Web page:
Workshop, 23rd August 2016

Well, that’s it then.  The flame has been quenched, the rings have been dismantled, the races run and shots put.  Goodbye for another four years, except for the Winter games in two years time, except since it’s in the Winter, it’s more like 18 months.  Anyway, now that the distraction has finally left town, maybe we can finally get some work out of our unpaid interns, although that’s looking unlikely now that the new football season has started…

Of course, poetry and sport are not complete strangers.  Many a wordsmith has attempted to pen a witty chant for the terraces, while others have sought gentler pursuits to extol such as cricket and fishing.  And many a sporting hero has been a lover of poesy: here in the Archive we have reports from the early 30s of Fred Perry popping down from his home in Pitshanger Lane to flirt with Virginia Woolf, and thirty years later we read how racing driver Graham Hill loved to drop by in the close season to chat about rowing and rondos with Kingsley Amis.  Meanwhile the young John Betjeman may have disparaged the clerks of Slough who meet in various bogus-Tudor bars to talk of sport and makes of cars, yet he himself was not above fawning over the light verses of fellow attendee C B Fry.  Mr Fry, of course, was a famous all-rounder, as happy at the crease as he was at right back defending the goal, and likewise he was just at home with a villanelle as with an heroic ballad.

Limbering up at this week’s workshop were the first team, led out by Christine Shirley remembering her parents accompanying her to the station, followed by scrum-half James Priestman’s take on an ancient Biblical story as told by one of its players, and Daphne Gloag brought her jolly hockey sticks while walking backward through a wood.  Silly mid-off Martin Choules has been pitying the poor penmanship of pressurised pupils come exam time, while veteran backstop Doig Simmonds recalled the death of an airman in a grassy meadow.  Owen Gallagher told us how he was a trainee jouster in his youth, apprenticed to Camelot, while team-maker John Hurley recounted the cycling seasons of the year and mascot Anne Furneaux has been complaining about complaining about the weather.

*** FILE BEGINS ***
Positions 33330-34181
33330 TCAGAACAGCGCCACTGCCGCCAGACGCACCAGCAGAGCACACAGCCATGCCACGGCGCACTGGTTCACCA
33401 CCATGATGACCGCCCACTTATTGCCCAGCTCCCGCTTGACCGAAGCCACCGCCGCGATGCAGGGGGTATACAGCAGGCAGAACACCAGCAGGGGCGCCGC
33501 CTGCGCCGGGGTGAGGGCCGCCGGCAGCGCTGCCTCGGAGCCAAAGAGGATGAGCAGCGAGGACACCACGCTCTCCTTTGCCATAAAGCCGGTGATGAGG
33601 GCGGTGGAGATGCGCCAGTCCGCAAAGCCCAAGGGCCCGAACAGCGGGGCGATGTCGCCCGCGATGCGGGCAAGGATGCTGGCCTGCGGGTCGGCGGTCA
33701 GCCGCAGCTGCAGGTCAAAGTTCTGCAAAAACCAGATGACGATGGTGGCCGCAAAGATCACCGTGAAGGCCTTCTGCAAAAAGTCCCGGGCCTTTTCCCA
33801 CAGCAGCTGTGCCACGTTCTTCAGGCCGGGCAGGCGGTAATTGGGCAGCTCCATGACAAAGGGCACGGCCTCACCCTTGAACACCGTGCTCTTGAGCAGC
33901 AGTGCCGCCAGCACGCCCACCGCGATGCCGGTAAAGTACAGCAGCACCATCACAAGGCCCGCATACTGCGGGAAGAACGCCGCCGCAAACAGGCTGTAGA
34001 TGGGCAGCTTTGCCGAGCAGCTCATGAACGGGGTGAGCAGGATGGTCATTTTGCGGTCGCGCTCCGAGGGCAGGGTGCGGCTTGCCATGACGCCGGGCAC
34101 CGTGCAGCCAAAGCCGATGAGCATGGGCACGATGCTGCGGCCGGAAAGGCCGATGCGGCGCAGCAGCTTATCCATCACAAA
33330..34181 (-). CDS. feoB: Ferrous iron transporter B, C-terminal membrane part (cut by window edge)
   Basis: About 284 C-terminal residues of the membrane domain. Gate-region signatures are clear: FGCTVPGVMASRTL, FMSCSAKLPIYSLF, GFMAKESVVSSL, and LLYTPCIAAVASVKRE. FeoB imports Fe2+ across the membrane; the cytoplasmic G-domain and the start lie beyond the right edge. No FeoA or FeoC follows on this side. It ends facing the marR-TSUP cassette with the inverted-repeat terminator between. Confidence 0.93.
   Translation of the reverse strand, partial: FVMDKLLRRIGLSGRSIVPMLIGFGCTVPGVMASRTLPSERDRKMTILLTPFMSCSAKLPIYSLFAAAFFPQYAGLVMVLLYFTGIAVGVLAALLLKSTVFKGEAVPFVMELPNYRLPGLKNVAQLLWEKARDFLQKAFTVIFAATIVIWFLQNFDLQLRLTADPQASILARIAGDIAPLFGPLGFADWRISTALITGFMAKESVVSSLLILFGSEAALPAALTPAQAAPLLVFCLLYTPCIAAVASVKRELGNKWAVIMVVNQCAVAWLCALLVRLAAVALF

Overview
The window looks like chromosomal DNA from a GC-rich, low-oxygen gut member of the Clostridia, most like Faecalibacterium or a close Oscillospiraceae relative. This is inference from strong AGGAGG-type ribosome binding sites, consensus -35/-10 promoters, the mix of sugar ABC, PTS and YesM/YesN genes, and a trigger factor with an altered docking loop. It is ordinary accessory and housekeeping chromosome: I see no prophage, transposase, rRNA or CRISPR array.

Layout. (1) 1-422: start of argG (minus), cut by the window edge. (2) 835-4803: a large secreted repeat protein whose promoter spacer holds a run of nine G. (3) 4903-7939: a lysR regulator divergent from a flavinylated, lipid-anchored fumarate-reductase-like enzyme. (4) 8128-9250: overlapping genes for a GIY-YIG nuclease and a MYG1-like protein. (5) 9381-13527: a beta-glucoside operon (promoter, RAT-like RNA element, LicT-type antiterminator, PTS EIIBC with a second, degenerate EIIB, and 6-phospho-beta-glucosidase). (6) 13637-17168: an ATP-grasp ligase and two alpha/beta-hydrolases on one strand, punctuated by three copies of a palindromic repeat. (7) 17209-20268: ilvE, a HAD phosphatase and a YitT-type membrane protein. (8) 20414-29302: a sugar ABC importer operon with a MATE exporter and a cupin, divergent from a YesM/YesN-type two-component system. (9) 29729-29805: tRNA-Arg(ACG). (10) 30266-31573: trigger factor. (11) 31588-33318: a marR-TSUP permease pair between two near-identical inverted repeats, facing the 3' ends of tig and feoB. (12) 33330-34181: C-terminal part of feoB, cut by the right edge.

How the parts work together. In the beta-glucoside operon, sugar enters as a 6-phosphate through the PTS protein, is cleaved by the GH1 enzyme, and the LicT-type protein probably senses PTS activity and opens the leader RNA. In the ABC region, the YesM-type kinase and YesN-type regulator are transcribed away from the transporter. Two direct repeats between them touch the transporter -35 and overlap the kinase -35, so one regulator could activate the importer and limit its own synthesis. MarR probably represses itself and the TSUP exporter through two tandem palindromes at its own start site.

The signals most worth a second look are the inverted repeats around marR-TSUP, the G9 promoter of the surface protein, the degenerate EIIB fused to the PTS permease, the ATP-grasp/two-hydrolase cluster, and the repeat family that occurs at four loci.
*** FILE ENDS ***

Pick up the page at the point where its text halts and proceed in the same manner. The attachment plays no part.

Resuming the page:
When it comes to sportsmen waxing lyrical, though, there is one clear heavyweight: Muhammad Ali.  Always ready with a rhyming quip and boastful bagatelle, what better ambassador could there be for taking verses to the masses ?  Has trash talk ever sounded so elegant ?  In 1974, the Archives reveal, during his preparations for the Rumble in the Jungle, he came to London to appear on Parkinson, and found time to swing by Ealing. Also present was Philip Larkin, preparing what would prove to be his final collection, High Windows.  It seems that his editor had managed to dissuade him from including This Be The Verse on grounds of taste – but one evening with The Greatest and he was Mr Bespectacled Respectable no more.  Who the hell were Faber & Faber anyway ?  Think they could tell him what to publish ?  Time to start stinging like a bee…


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